I m awaiting my copy of the latest Wisden Cricketers’ Almanack. ‘First week of May,’ my friendly bookseller assures me.
It’s not a book I buy every year like the far cheaper Australian Broadcasting Corporation season guide, but it’s nice to be enriched with a Wisden once every three to four years. And after you’ve had your fill, it makes for a decorative line-up on your bookshelf.
There’s been a lot of cynicism about the Almanack over the years. Some of it justified, plenty of it not important.
One annoying aspect of the Almanack is that it does not review books published in India. “We are too insular,” confessed one of its editors a few years ago.
At the end of the day, it is an authentic guide to cricket and one must hand it to that editorial team for producing something that cricket lovers can bank on for accuracy and merit.
Some of the contents of this year’s edition have been publicised and the Board of Control for Cricket in India has reportedly been slammed by Wisden’s new editor, Lawrence Booth. He points to India’s obsession with Twenty20 cricket: “Some national boards would struggle to survive without an Indian visit. But too often their game appears driven by the self-interest of the few — officials unable to admit that injuries collected in, or aggravated by the IPL damaged their side’s chances in England; capable of suggesting disregard for the innings defeat at Sydney in January 2012 by responding with the breathless news of the schedule for IPL 5; and happy to whitewash the whitewashes with constant reference to the World Cup.”
Booth is an intelligent man, a good cricket writer with The Daily Mail, but like India’s so-called obsession with Twenty20 cricket, the English press too are obsessed with India’s cricketing wealth. By the way, Booth was in India to cover the inaugural IPL in 2008 and wrote for this paper.
I was in England when Mahendra Singh Dhoni’s got a 0-4 Test series shellacking and one could notice how much delight the Brits extracted while reporting on India’s foibles. They, like many of us forgot, it is a sport at the end of the day and everything cannot go as per plan just like it did to the England team which lost four Tests in a row when they came visiting the sub-continent. The criticism was not as vitriolic as they dished out to India in the English summer.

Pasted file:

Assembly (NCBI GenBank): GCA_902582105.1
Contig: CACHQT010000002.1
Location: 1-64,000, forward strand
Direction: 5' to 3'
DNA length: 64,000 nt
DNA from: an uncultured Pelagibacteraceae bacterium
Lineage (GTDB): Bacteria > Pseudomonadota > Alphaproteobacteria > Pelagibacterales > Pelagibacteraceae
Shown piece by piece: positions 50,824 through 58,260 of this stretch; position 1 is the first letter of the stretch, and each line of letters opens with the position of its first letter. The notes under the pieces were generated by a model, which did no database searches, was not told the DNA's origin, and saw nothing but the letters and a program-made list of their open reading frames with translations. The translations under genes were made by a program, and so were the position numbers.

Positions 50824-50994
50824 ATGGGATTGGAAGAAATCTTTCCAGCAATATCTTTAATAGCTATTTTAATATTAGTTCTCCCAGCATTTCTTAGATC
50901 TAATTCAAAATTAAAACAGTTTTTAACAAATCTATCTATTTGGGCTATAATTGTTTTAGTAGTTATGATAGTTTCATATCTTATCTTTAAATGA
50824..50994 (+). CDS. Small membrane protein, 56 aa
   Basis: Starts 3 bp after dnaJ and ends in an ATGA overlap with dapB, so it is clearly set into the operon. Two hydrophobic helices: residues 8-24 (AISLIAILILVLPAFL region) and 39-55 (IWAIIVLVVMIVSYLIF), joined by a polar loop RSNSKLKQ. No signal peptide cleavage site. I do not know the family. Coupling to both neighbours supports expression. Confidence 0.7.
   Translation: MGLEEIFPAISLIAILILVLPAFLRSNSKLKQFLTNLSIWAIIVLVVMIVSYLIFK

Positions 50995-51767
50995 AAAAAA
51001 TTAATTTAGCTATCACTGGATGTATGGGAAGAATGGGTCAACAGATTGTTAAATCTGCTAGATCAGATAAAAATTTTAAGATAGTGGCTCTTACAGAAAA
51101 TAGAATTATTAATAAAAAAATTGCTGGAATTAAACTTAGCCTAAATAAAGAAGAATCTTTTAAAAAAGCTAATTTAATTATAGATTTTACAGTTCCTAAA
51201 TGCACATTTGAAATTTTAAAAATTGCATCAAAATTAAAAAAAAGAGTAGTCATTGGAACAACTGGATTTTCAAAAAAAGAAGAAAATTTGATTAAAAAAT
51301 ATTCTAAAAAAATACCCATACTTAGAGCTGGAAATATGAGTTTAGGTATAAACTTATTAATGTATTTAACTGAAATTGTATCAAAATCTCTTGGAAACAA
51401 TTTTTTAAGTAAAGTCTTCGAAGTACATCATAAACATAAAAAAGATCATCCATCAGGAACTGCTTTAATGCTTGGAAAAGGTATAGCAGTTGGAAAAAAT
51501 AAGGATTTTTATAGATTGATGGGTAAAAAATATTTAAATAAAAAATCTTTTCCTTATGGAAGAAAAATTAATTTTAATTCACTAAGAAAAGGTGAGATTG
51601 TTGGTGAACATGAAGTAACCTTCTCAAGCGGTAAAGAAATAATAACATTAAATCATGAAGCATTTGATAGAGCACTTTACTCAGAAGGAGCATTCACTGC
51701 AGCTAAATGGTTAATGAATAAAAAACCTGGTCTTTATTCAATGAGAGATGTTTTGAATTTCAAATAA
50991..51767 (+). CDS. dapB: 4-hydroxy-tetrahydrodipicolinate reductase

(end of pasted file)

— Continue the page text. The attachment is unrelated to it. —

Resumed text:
Wonder how the Brit media is coping with Kevin Pietersen’s recent barb with regards to their attitude to the IPL. “It’s down to a lot of jealousy I think, which is sad. It saddens me, all the negative publicity the IPL gets in the (UK) media, I don’t know why,” said Pietersen, a Delhi Daredevils player this year.
The English media is populated by players turned writers/ commentators, who will be quick to slam the IPL, but will also be glad to be offered a commentary assignment for the extravaganza.
There must be criticism and hard talk as long as there is no hypocrisy.
Back to Wisden. Last year, Wisden on India (An Anthology) was published in England and India with foreword written by Ravi Shastri. He rued the fact that he was never a Cricketer of the Year in the annual although he thought he came close once or twice.
Kumar Sangakkara is the only non-Englishman in this year’s list. Although this is not surprising, it’s one good reason to believe that Wisden is not well and truly global in their approach. So, when people call it the bible of cricket, you need not take it as gospel truth.